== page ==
Diaper. He grew up in Lewisham, London and worked as a Cashier
before he began his Royal Air Force Service on the 14th August
1940. Trained as a pilot, he ended his training at 15
Operational Training Unit before serving with 103 Squadron. His
flight on the 24th of October 1941 was only his fourth mission
as second pilot with Keefer. During his time interned in the
Curragh Camp, he met and married Jessica M Black from
Brownstown, in 1943 in Kilcullen. They later had a son born in
Dublin just after the war. The family moved to London and lived
in Lewisham. Jessica passed away in 1966. Leslie later died in
the summer of 1992 in his native Lewisham.
His escape and evasion report reads:
We took off from ELSHAM WOLDS in a Wellington aircraft on 24 Oct 41 at 2000 hrs on a bombing trip to FRANKFURT. After we left the target the wireless was unserviceable. At approximately 0530 hrs on 25 Oct we got a wireless bearing which the navigator plotted. His fix indicated that we were over EIRE. We were short of petrol, and the pilot gave the order to bale our as approximately 0615 hrs.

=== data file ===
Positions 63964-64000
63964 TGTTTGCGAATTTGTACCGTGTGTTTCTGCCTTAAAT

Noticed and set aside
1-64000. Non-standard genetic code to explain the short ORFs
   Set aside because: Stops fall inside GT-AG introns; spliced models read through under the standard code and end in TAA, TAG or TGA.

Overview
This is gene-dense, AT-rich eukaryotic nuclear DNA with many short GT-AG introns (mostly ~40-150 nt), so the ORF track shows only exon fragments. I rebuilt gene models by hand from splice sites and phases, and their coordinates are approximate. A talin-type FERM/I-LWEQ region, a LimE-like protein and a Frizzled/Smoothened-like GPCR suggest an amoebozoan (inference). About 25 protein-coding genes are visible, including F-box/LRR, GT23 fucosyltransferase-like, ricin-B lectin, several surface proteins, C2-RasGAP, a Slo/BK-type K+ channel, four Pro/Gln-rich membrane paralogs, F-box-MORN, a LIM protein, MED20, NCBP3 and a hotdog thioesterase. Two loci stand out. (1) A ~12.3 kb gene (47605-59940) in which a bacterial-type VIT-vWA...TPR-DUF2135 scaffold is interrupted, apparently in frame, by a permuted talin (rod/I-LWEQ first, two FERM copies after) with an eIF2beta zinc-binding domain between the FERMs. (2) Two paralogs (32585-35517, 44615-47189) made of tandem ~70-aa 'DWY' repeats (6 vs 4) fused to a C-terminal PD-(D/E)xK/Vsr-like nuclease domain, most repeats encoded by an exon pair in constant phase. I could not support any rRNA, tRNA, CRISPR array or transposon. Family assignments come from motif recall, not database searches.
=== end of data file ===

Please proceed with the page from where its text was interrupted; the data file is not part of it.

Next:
I bailed out and landed near QUILTY, Co. CLARE, EIRE. I was arrested by the police and interned at the CURRAGH Camp until 16 Oct 1943 and at GORMANSTOWN until 5 Jun 44, when I was sent to the U.K.
I was concerned in the tunnel attempt started in Dec 43 which has been described by P/O Tisdall in his report.
Leslie, along with Maurice Brown had the prolonged stay in internment due their having been on a operational mission at the time they landed in Ireland. It was only after much contact between the two governments that they were released in June 1944 from the new internment camp in Gormanstown.
came from Newcastle upon Tyne and was born to Alexander and Jane
Virtue. The October 22nd/23rd mission was for Alexander his
first mission as gunner with P/O Calder's crew and indeed with
103 Squadron. He was appointed to the crew after Calder's
previous rear gunner accidentally baled out of their aircraft
over Europe. In the aftermath of the crash, Alex was
photographed with local garda and military standing next to the
wreckage of T2506
Alex was repatriated from Ireland to the UK in March 1943 for
medical reasons. He passed away in Newcastle on the 10th of
June, 1944 just five days before his two remaining crew mates
from T2506 were released from the camp in Gormanstown.
He left two infant sons who have been very helpful in building
up this webpage in his and his crew mates memory. His widow Jane
had the following inscription added to his Commonwealth War
Graves Commission headstone, "In proud and loving memory of my
darling husband Alec "Till we meet again"".
Wellington T2506 was a Vickers Wellington mark Ic, the first major production version of the Wellington.